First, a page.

ABOUT TRANSAUDIO GROUP TransAudio Group, founded by industry veteran Brad Lunde, has quickly become the premier U.S. importer/distributor and/or U.S. sales and marketing representative for high-end audio. Success hinges on TransAudio providing dealers and end users with a higher standard of product expertise and support far beyond the norm.

www.transaudiogroup.com

METRIC HALO GEAR NO MYTH FOR FOH ENGINEER SUNE SNELLMAN JAKOBSEN

COPENHAGEN, DENMARK – AUGUST 2014: Sune Snellman Jakobsen is a live mix engineer stationed in Copenhagen, Denmark whose credits include world tours with The Raveonettes, Mew, Mercury Rev from NY, Kashmir from Denmark, and, most recently, Trentemøller. An avid Metric Halo user, Jakobsen owns a ULN-8 interface and a LIO-8 interface and regularly uses their SpectraFoo sound analysis software to set up shows and to help identify and solve problems while mixing. His interfaces carry Metric Halo’s optional +DSP, which allows him to run their powerful plug-ins on critical live channels (including the whole mix!).

Jakobsen’s entry into the industry was not so worldly, nor so high-tech, but it set him on the right path. “I became interested in audio as a member of the underground punk scene in Copenhagen during my teenage years,” he said. “I played guitar in punk bands and hung out in a punk club where some older guys taught me the basics of mixing consoles, multi-way speaker systems, stage monitors, and all that. Neither the bands nor the audience cared too much about fidelity or clarity, so I could mix shows night-after-night and no one complained about my dreadful mixes. It was hard on the ears but good practice for a novice.”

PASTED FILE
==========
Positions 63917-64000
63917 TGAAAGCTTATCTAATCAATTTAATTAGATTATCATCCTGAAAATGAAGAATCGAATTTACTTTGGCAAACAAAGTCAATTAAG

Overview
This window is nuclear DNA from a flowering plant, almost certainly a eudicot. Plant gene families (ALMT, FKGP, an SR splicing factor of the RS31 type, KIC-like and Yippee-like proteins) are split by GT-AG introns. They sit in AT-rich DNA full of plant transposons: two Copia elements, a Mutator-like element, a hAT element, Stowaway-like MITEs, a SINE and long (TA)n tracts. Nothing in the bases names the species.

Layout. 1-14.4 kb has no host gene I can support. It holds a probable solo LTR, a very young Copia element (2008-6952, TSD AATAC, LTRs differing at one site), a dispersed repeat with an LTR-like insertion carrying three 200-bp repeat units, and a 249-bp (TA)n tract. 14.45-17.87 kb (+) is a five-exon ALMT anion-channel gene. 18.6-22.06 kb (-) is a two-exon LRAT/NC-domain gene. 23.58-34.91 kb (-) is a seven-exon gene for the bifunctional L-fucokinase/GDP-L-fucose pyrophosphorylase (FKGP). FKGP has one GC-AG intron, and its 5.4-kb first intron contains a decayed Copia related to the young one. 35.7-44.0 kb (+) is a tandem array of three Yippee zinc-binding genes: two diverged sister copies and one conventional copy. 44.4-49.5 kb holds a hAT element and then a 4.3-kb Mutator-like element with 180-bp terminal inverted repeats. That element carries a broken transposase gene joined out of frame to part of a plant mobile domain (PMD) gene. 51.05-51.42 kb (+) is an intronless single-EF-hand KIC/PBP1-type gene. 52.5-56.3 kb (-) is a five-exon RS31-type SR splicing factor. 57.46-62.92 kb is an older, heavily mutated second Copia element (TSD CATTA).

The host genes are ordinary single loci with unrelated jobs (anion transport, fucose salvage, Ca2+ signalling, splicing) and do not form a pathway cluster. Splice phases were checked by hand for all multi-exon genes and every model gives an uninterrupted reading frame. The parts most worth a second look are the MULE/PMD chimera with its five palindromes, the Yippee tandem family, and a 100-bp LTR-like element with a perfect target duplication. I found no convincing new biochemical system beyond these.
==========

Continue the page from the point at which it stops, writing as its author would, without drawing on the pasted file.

One of Jakobsen’s punk rock mentors recommended him for a job with one of Denmark’s leading PA companies, and he spent the next several years prepping outboard racks, packing house-boxes for rentals, driving trucks, rigging PAs, and patching microphones on tours and festival stages. “The whole time I was looking over the shoulders of all the experienced and skilled monitor and FOH engineers,” he said. “I soon moved from rigging and miking to actually operating the boards, which was exciting. I got pretty good at mixing monitors, and I was able to mix FOH for a few up-and-coming acts.”

As his skills and industry contacts grew, more bands hired Jakobsen to engineer their shows, prompting him to make the move to full-time freelance. After some years of regional touring with local bands, he signed on to a worldwide tour with The Raveonettes. “The band had just landed a major label deal and had a lot of hype going so we went back and forth from European to U.S. club tours and festivals,” he said. “We performed on the Late Show with David Letterman a few times, Conan, Jimmy Kimmel Live!, numerous radio sessions, and support-tours with Depeche Mode, Interpol, The Strokes, Supergrass and many others. Those support tours were great because they gave me new opportunities to learn from great live engineers.” When The Raveonettes finally took a break after six years of constant touring, Jakobsen signed on with Mew and, later, Trentemøller.